Ramp up in Golden Week capacity reductions
Blank sailings have for long been the carriers’ preferred way of matching supply with demand; this is what we would call tactical blank sailings. However, for much of 2020 and 2021, carriers have struggled to maintain capacity in line with the stresses of demand, which meant that vessels were chock full, leading to terminals and ports starting to fill up (as containers could not be moved fast enough), and vessels started to get stuck outside of port. This level of port congestion meant that carriers could not fulfil their weekly departure obligations, resulting in forced or operational blank sailings.
In the past few months however, demand growth has stalled, vessels are not fully utilised, and freight rates have been dropping consistently and considerably. This is where the carriers would naturally resort to tactical blank sailings, to the stem the bleeding in freight rates. With Golden Week coming up (starting October 1st), it presents carriers with the golden opportunity to blank more sailings than they historically would, and likely come under less pressure from cargo owners, for artificially managing freight rates by cutting capacity short.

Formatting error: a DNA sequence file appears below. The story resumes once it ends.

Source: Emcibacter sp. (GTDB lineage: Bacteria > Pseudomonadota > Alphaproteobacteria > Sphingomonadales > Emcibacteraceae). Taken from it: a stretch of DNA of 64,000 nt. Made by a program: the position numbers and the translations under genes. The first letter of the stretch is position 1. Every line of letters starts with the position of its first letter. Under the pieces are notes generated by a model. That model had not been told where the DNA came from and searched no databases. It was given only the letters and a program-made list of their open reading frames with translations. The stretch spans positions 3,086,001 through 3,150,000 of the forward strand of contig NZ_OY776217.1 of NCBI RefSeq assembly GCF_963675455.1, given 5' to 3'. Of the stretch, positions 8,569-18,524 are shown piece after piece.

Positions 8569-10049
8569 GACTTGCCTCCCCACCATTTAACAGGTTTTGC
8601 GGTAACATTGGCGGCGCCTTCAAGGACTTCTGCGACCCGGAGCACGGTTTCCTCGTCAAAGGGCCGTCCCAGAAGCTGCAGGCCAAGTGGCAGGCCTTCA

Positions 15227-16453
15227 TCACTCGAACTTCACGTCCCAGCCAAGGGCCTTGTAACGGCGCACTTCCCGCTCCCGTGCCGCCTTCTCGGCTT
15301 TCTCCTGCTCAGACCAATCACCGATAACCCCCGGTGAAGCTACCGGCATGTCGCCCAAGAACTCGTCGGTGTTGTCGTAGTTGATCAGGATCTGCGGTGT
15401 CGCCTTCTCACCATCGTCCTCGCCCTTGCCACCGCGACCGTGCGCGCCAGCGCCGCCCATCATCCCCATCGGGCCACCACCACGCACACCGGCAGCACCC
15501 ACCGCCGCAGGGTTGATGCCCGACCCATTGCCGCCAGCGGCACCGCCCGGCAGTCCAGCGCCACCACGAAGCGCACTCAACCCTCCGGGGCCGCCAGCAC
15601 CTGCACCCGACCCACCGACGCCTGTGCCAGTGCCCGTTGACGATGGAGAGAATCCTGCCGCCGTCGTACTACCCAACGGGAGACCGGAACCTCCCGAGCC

This is what we see as well, with carriers’ vessel deployment for the coming weeks. On the Transpacific, capacity reductions are slated to be 22%-28% of deployed weekly capacity in the weeks following Golden Week, whereas the peak reduction in those weeks was 15%-17% in 2019, and an average of 9%-11% in 2014-2018. We see higher numbers on Asia-North Europe as well, with the peak capacity reduction following Golden Week at a little under 20%, which, while in line with 2019, is higher than the 2014-2018 average. Asia-Mediterranean on the other hand, is the only trade lane of the four to see capacity reduction during Golden Week 2022, in line with 2014-2019.
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All quotes can be attributed to: Alan Murphy, CEO, Sea-Intelligence.
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